Static address with network manager

Brian Wootton Brian.Meg at
Mon Aug 30 20:30:11 UTC 2010

On 29/08/10 21:58, kubuntu-users-request at wrote:
> Message: 10
> Date: Sun, 29 Aug 2010 14:01:49 -0700
> From: Christophe Guilbert<cguilbert at>
> Subject: Static address with network manager
> To:kubuntu-users at
> Message-ID:<4C7ACABD.8040801 at>
> Content-Type: text/plain; charset=ISO-8859-1; format=flowed
> Hi,
> I would like to know how to setup a static address using a GUI tool
> I used to do that very easily with any previous Kubuntu version.
> I am using network manager , I can set a new connection with a static IP
> address with network manager ("connect automatically" option checked) ,
> however each time I reboot my computer , I got a DHCP  address again ,
> the new connection never come first.
> How can a start this connection by default when I start the computer
> Also when I setup a new  connection , I had to setup this stupid kvallet
> passwrd which I DON"T want , how can I fix that
> Thanks a lot for any help
Presuming that you have a router and it covers the class C
network 192.168.xx.xx
Presuming you are using KNetworkManager

Do these
  1. write your own /etc/hosts - see one of my hosts files at the end.
       you have to know beforehand what your computers network name
       and IP is,
       what your router/gateway's IP is, what your Netmask is and what
       your namesever IP address is.
  2. do at least one of the following:
          a) turn off DHCP in your router
          b) pick static IP addresses outside the routers DHCP declared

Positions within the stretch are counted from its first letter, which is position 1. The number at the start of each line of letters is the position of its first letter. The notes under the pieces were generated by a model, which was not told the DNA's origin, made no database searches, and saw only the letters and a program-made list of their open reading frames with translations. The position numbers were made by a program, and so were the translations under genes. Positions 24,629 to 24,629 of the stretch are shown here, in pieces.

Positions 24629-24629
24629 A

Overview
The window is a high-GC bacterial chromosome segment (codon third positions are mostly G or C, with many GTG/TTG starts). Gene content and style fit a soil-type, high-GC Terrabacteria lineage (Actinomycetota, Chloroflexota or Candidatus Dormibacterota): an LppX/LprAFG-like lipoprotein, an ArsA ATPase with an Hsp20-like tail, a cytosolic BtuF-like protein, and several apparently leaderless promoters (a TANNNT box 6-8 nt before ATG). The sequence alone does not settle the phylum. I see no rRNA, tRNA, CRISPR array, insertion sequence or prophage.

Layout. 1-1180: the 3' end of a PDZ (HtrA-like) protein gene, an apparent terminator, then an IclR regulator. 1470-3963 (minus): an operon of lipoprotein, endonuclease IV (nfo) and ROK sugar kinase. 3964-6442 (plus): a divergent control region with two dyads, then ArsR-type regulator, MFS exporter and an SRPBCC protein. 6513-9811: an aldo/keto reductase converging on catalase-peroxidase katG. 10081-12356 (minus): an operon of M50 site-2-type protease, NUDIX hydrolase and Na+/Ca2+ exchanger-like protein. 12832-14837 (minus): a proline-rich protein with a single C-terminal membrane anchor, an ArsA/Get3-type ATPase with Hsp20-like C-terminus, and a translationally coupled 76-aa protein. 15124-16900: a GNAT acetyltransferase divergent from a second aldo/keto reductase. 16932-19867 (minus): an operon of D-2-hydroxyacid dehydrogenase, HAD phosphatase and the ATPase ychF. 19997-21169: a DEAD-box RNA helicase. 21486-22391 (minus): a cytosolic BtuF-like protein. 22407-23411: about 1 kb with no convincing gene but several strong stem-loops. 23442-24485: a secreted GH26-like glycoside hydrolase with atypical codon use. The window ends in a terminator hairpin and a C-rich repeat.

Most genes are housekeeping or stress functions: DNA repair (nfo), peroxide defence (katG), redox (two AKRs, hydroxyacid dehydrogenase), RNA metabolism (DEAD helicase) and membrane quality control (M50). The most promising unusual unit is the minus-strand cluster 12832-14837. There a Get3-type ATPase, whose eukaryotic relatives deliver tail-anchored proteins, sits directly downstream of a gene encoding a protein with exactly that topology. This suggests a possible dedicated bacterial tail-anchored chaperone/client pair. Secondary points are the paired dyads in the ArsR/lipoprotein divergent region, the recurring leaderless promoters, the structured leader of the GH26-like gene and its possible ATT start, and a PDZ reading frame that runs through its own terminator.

c) change your routers DHCP range
          d) tell the router's DHCP to always use the same IP address
      I can do all of these on my router, but any one should be sufficient.
      (b) is probably the more correct way, different routers differ in 
their setups.

3. Run KNetworkManager, either from the system tray or  applications>system,
     Navigate to Manage Connections, pick what you want 
     click 'add', fill whatever boxes depending on what type of 
connection you
     selected and then click 'IP address', select 'manual' from the 
'method' drop
     down menu and fill in all the numbers. You probably want to tick 
'connect auto-
     matically' also, and finish.

    And that should be it! he said hopefully.
    I only use static addresses on my local network and I look at my 
/etc/hosts fairly
    often to make sure my machines haven't tried to second-guess me, I 
keep a copy
    of the /etc/hosts I want so I can overwrite what the OS thinks I 
want back to what
    I want.
    Below is a copy of my /etc/hosts, note I've hashed out the loop-back stuff
    and also note you want the localhost alias for whichever machine the 
/etc/hosts is
    on. All my machines (except the printer) have the some hosts file 
except for shifting
    the localhost alias, and the IPV6 stuff.
    Hope this makes sense
# generated by drakconnect
# meg
# localhost
# static home entries generated by brian   gateway    nutmeg    meg localhost    megaera    HP9A8E2A

# The following lines are desirable for IPv6 capable hosts
::1     localhost ip6-localhost ip6-loopback
fe00::0 ip6-localnet
ff00::0 ip6-mcastprefix
ff02::1 ip6-allnodes
ff02::2 ip6-allrouters
ff02::3 ip6-allhosts

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